Online Bullying Is Turning American Teens Off Social Media

Representative image. Almost a quarter of teens say social media has a mostly negative effect on people their age. Getty

Almost of quarter of U.S. teens have negative feelings towards social media partly thanks to the bullying and rumor spreading that occurs on the platforms, a new study has suggested.

Research conducted by the Pew Research Center found 24 percent of U.S. teens said that social media has a mostly negative effect on people their age, with 27 percent of that group saying one of the main reasons for that was online bullying.

How do U.S. teens feel about social media? Pew Research Center data suggests a mixed picture. Statista with information from Pew

As shown in the Statista-produced chart above, other issues raised by the teens who felt negatively included the harmful effect of social media on in-person relationships, the unrealistic view of other people's lives given off by the platforms, addiction and distraction.

The findings were based on interviews with 743 kids aged 13 to 17.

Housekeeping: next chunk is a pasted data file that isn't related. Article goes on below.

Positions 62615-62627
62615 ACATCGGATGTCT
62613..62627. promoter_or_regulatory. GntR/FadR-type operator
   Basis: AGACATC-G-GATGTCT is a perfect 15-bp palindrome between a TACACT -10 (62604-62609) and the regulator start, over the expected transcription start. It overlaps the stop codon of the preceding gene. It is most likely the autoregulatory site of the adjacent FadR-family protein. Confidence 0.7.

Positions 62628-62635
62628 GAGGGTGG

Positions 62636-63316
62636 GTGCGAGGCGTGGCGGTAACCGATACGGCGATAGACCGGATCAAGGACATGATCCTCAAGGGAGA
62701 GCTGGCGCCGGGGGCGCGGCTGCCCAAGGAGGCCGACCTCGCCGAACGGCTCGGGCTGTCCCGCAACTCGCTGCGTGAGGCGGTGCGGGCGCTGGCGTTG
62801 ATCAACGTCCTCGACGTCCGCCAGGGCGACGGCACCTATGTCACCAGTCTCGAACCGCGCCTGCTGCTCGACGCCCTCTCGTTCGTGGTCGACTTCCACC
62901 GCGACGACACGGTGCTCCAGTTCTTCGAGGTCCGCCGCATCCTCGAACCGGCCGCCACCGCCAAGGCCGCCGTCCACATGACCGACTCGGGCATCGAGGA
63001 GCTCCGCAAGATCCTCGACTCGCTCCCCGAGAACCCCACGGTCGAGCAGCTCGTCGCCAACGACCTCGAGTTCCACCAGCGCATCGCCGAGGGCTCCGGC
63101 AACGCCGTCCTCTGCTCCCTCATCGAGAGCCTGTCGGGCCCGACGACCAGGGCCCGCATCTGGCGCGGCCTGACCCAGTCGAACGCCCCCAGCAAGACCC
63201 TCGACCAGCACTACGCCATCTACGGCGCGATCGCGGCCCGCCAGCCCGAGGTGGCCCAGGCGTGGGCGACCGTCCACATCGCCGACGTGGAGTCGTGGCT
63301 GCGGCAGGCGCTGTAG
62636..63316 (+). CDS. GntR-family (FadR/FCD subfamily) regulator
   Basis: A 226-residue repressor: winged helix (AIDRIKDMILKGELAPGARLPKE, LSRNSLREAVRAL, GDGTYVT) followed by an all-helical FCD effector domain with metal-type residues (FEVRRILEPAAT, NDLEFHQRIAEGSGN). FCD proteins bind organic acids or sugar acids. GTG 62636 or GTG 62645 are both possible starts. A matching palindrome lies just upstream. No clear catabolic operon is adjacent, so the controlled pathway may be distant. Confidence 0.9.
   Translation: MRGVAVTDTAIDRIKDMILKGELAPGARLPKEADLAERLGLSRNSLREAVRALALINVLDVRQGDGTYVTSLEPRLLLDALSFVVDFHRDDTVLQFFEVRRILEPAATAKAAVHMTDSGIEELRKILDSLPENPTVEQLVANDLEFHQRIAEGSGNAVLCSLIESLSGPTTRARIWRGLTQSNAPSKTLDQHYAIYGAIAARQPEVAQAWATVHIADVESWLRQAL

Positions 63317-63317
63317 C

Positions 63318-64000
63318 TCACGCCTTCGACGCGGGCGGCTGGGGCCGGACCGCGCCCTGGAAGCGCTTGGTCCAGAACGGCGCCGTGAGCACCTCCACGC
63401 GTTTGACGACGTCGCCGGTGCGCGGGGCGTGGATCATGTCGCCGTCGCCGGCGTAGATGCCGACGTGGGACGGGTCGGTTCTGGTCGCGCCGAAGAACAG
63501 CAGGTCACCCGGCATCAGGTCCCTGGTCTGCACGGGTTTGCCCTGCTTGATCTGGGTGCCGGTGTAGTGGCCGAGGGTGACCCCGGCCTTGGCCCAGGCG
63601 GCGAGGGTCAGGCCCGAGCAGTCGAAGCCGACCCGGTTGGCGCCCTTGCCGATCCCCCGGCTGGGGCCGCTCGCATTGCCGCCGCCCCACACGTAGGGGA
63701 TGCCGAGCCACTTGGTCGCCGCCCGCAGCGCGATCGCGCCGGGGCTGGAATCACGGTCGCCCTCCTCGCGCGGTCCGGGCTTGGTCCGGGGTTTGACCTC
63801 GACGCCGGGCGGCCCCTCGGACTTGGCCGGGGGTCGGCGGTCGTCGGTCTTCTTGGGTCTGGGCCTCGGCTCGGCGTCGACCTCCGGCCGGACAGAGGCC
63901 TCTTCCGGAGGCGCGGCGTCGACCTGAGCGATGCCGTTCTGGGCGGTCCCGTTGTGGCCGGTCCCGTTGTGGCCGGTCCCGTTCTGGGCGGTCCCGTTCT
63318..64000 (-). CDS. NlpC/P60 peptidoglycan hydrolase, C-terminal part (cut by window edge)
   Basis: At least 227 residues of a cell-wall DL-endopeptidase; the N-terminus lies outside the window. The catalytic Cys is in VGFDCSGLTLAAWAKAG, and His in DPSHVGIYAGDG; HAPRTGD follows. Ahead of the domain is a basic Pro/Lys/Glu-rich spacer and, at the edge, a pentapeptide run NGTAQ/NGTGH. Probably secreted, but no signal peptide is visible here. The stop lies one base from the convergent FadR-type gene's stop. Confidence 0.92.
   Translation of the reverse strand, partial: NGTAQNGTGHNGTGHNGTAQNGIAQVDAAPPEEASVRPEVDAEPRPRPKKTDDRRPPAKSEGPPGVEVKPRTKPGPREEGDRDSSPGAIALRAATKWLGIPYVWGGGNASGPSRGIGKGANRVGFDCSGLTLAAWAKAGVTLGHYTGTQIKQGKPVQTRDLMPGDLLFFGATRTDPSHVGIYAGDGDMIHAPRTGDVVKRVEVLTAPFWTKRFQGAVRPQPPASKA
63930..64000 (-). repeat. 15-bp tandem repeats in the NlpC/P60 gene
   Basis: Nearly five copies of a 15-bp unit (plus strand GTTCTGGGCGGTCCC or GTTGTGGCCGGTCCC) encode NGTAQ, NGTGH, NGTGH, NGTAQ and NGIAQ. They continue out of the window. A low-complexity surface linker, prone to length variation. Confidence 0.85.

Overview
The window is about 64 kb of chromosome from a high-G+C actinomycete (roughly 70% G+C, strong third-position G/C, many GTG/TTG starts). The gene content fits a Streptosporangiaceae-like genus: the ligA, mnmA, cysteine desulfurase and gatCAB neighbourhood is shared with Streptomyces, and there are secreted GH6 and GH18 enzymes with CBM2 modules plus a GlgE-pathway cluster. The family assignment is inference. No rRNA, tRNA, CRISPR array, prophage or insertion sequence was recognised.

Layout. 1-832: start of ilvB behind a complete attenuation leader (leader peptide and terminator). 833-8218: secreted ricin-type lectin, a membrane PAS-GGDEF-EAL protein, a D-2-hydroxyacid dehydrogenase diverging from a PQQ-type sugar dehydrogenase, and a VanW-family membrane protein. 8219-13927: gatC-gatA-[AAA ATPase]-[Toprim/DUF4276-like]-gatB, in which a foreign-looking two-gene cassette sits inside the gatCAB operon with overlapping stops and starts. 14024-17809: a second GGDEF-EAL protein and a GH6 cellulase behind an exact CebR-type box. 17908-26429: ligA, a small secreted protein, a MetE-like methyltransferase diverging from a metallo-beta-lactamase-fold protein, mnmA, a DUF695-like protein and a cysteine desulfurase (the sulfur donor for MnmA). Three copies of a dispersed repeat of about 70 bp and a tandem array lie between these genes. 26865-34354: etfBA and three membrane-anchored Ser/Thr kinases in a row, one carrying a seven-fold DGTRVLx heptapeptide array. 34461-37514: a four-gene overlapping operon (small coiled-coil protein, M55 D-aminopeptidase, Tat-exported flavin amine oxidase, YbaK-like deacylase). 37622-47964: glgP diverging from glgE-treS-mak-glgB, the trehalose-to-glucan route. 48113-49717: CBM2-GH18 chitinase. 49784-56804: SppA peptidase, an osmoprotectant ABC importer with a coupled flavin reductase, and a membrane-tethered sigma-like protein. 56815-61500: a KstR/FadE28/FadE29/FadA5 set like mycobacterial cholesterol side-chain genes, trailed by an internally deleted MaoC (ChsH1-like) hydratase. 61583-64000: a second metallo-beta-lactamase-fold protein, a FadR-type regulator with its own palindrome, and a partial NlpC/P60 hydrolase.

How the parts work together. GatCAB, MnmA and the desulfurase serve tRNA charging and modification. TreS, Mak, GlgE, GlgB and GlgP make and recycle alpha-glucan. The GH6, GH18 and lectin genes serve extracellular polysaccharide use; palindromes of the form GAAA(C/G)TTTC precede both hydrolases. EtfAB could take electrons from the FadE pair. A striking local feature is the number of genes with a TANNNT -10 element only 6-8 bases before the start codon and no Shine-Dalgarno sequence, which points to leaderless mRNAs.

Around 45 percent of the teen respondents did not think social media had a particularly positive or negative effect, while 31 percent felt it had a mostly positive effect.

For those who felt positively, 40 percent said that the added ability to connect with friends and family was a main reason for their answer, while others noted that it was easier to meet new people with the same interests and find news and information.

"I feel that social media can make people my age feel less lonely or alone. It creates a space where you can interact with people," one 15-year-old girl told the researchers.

Similarly a 15-year-old boy on the negative end of the scale felt the increased connectivity allowed some to act with impunity: "People can say whatever they want with anonymity and I think that has a negative impact."

The amount of times teens and adults say they go online each day. Statista with information from Pew

Similar research into our online habits found that there were some expected differences between how often teens aged 13 to 17 and adults aged over 18 use the internet. Of the teens, 45 percent said that they were online almost constantly, while only 26 percent of the adults said the same.

Some 44 percent of teens and 43 percent of adults said that they went online several times a day. Comparatively, 11 percent of teens said they went online less often than that, while 19 percent of adults answered similarly.

For the adults, 11 percent said that they did not go online at all—while none of the teens said the same. Zero percent of the teens said they never went on the internet.